33. There is no power imbalance between actors (participants, including individuals) in an economy.
34. Social and economic justice on the one hand and efficiency on the other are incompatible.
35. Economic history is irrelevant.
36. Outdated economic theory (Adam Smith, 1776), basically conceived before the industrial revolution had got under way, suffices to guide modern economic theory and practice.
37. The important things in economics are anything except the development and spreading of productive capacity so as to make producers and consumers the same people thereby enabling a Say’s Theorem (Law) balance of supply and demand and also enabling the forwarding of social and economic justice.
38. Banks should be able to offer mortgages (as distinct from administering national bank mortgages).
39. Economic inequality is desirable; the greater the ratio between top earnings and bottom earnings, the better.
40. ‘Trickle down’ economics works.
41. Rising house and stock market prices are necessarily a sign of genuinely increased wealth.
42. Economic cycles are inevitable.
43. Individual greed is good and institutionalised greed is even better.
44. Countries should raise money at interest on the international markets.
45. Countries should not be autonomous; they should be controlled by others.
46. A country’s assets should be owned by outsiders.
47. A country’s money supply should originate in the banking system rather than the national bank.
48. Employee shareholdings and involvement do not improve efficiency.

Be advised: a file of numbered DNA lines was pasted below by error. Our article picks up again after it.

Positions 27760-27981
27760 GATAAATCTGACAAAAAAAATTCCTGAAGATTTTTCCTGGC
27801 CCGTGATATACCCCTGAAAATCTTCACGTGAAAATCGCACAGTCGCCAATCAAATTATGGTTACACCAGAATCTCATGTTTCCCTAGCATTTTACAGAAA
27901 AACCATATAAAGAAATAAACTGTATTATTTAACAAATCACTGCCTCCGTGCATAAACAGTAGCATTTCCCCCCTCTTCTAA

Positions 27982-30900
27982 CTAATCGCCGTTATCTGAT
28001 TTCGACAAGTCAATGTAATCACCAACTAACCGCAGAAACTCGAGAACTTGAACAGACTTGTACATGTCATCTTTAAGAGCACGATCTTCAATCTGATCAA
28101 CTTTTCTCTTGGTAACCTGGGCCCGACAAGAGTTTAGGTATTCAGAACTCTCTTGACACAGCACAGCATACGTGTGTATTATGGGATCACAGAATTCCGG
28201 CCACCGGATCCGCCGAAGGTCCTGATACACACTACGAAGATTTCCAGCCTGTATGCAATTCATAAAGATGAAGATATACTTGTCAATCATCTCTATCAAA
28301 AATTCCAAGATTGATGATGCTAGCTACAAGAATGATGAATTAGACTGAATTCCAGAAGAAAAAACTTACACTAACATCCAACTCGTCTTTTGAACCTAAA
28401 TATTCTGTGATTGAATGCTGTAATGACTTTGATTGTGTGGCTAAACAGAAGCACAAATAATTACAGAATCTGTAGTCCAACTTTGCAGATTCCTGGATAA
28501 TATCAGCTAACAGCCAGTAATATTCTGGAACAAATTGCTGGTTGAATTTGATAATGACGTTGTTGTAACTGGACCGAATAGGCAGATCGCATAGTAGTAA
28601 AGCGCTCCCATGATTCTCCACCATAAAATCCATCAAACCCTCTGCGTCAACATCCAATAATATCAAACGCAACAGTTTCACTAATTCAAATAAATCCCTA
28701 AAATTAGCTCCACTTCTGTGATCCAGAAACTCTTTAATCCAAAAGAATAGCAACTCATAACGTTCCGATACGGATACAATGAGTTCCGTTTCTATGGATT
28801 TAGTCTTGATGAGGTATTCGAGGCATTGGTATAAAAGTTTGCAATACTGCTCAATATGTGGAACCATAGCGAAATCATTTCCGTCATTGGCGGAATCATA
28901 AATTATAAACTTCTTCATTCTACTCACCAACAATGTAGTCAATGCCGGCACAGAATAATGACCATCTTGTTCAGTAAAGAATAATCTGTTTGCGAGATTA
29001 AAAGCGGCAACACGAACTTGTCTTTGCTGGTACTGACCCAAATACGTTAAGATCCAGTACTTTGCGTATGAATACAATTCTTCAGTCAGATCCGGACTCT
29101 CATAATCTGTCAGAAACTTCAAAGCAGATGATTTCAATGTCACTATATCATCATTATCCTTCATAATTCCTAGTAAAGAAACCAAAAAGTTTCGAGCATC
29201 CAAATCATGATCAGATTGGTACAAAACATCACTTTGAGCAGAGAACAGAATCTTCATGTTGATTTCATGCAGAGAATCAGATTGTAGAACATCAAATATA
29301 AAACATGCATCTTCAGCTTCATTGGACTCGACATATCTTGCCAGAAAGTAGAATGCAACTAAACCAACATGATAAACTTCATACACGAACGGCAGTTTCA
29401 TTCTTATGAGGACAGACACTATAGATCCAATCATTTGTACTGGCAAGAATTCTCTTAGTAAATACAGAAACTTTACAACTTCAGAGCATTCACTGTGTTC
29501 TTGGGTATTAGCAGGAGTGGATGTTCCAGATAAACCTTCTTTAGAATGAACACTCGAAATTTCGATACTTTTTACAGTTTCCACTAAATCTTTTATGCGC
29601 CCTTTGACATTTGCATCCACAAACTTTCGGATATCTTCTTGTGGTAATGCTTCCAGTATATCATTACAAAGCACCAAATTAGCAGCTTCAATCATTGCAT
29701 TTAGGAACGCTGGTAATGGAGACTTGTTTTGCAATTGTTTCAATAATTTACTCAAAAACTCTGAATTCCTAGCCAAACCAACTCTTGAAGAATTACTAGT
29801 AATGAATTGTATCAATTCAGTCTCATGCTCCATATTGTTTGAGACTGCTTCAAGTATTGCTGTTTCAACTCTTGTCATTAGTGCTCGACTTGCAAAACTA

49. Political democracy does not require economic democracy.
50. Even though today’s banking system money is created out of nothing there is a time value to borrowed money.
51. Environmental matters are extraneous and impose extraneous cost.
52. Not only ethics but belief in God should be eschewed.
53. Economics is essentially a separate subject which does not have to take account of other subjects.
54. The creation of money out of nothing and the addition of interest does not require even more creation and even more debt.
55. Population growth is inevitable.
56. An understanding of technology is irrelevant to economics.
57. Jobs can be exported.
58. Domestic manufacturing does not matter.
59. Education and training suffice for economic needs.
NB : Binary Economics becomes easily understood if the fifty nine false assumptions of prevailing economics are one by one, and simply, reversed. Quite soon, it becomes apparent that a different picture is emerging and then, long before all the false assumptions have been reversed, it is brightly clear that a totally new landscape – the Binary landscape – has emerged.
Rodney Shakespeare was Visiting Professor of Binary Economics at Trisakti University, Jakarta where he taught on the international postgraduate Islamic Economics and Finance program.
He is a Cambridge MA; a qualified UK Barrister; and a well-known paper presenter and lecturer particularly at Islamic conferences dealing with money, the real economy, and social and economic justice.